Ferry County
Ferry County Courthouse in Republic
Ferry County Courthouse in Republic
Map of Washington highlighting Ferry County
Location within the U.S. state of Washington
Map of the United States highlighting Washington
Washington's location within the U.S.
Coordinates: 48°28′N 118°31′W / 48.47°N 118.51°W / 48.47; -118.51
Country United States
State Washington
FoundedFebruary 21, 1899
Named forElisha P. Ferry
SeatRepublic
Largest cityRepublic
Area
 • Total2,257 sq mi (5,850 km2)
 • Land2,203 sq mi (5,710 km2)
 • Water54 sq mi (140 km2)  2.4%%
Population
 (2020)
 • Total7,178
 • Estimate 
(2021)
7,273 Increase
 • Density3.5/sq mi (1.4/km2)
Time zoneUTC−8 (Pacific)
 • Summer (DST)UTC−7 (PDT)
Congressional district5th
Websitewww.ferry-county.com

Ferry County is a county located on the northern border of the U.S. state of Washington. As of the 2020 census, the population was 7,178,[1] making it the fourth-least populous county in Washington.[2] The county seat and largest city is Republic.[3] The county was created out of Stevens County in February 1899[4] and is named for Elisha P. Ferry, the state's first governor.[5]

History

During the time of Washington Territory, the Territorial Legislature created Stevens County in 1863, containing all the land from the Columbia River to the Cascades north of the Wenatchee River from Walla Walla County.[6] On January 20, 1864, the original Spokane County was dissolved and merged with the unorganized Stevens County.[7] The western section of Stevens County was separated on February 18, 1899, and named Ferry County, in recognition of the Territory's last governor and the State's first governor, Elisha P. Ferry.

The town of Republic is the county's seat of government, as well as the largest town. It was founded at the end of the nineteenth century by gold prospectors and was incorporated in 1900. The original election precinct of Republic was created on April 6, 1898.[8]

The original county courthouse, made of wood, burned in 1934. Its replacement, made of concrete and stucco, is presently being considered for historical preservation.[9]

Economy

Ferry County reaches to Canada on the north, and to the Columbia River on the east. Its southern portion is in the boundary of the Colville Indian Reservation, controlled by the Colville Confederated Tribes, and its northern portion is largely occupied by Colville National Forest. As a result, only eighteen percent of the total county area is taxable-use ground.[9] The county's economy is largely based on timber-extraction, and mining.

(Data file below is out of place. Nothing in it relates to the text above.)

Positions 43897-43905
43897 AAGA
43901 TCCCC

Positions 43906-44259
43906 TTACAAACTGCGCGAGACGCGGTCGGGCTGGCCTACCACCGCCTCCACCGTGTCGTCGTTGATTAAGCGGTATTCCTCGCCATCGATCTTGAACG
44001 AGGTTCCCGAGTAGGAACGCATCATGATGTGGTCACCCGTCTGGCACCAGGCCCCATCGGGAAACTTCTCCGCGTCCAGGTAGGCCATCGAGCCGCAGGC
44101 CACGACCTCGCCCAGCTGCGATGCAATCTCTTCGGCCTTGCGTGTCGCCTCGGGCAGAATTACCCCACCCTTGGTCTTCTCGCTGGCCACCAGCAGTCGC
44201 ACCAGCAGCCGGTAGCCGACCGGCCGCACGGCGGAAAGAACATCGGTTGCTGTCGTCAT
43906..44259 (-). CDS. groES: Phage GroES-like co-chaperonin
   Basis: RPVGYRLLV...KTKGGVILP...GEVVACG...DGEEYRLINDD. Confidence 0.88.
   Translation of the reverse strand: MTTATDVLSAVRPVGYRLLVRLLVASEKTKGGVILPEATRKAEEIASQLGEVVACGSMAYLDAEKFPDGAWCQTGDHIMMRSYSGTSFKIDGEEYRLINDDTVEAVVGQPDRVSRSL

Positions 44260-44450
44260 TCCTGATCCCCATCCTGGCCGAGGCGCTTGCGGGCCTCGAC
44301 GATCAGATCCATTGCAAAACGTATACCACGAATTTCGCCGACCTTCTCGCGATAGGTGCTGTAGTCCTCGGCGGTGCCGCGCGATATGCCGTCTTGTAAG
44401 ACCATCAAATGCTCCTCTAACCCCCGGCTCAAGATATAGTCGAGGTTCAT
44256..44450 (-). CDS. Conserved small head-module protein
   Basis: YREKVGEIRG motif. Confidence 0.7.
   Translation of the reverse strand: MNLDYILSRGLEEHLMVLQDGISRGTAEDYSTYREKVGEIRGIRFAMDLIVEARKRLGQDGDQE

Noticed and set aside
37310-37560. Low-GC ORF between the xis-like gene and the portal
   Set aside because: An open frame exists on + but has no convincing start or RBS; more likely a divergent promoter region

Ferry County's topography and climate make it an ideal recreation destination, so tourism is becoming a significant portion of the county's economy. Washington State Highway 20, designated a National Scenic Highway, crosses the county east–west, and has the state's highest navigable pass (5,575 feet above sea level).

The county seat, Republic, is the site of the Stonerose Interpretive Center and Fossil Site, which exhibits and explains Eocene-era fossils from an ancient lake bed north of Republic.[9]

Geography

According to the United States Census Bureau, the county has a total area of 2,257 square miles (5,850 km2), of which 2,203 square miles (5,710 km2) is land and 54 square miles (140 km2) (2.4%) is water.[10] Most of the county is covered by the rugged Kettle River Range, which extends from the Canada–US border to its southernmost perimeter bounded by the Columbia River and Lake Roosevelt. Only a narrow north–south strip running the length of the county on the west between the San Poil River and the Okanogan County line is covered by the Okanogan Highland. Except for the town of Republic, the county is sparsely populated.

Geographic features

  • Kettle River Range
  • Copper Butte, highest point: 7,140 feet (2,176 m)
  • Snow Peak, 7,103 feet (2,165 m)
  • Scar Mountain, 7,046 feet (2,148 m)
  • Wapaloosie Mountain, 7,018 feet (2,139 m)
  • Sherman Peak, 7,011 feet (2,137 m)
  • Bald Mountain, 6,940 feet (2,115 m)
  • White Mountain, 6,923 feet (2,110 m)
  • Columbia Mountain, 6,782 feet (2,067 m)
  • Midnight Mountain, 6,660 feet (2,030 m)
  • King Mountain, 6,634 feet (2,022 m)
  • Edds Mountain, 6,540 feet (1,993 m)
  • Sherman Pass, 5,575 feet (1,699 m), highest mountain pass open all year in the state
  • Okanogan Highland

Major rivers and lakes

The Sanpoil River flows south to the Columbia
The Sanpoil River flows south to the Columbia

Adjacent counties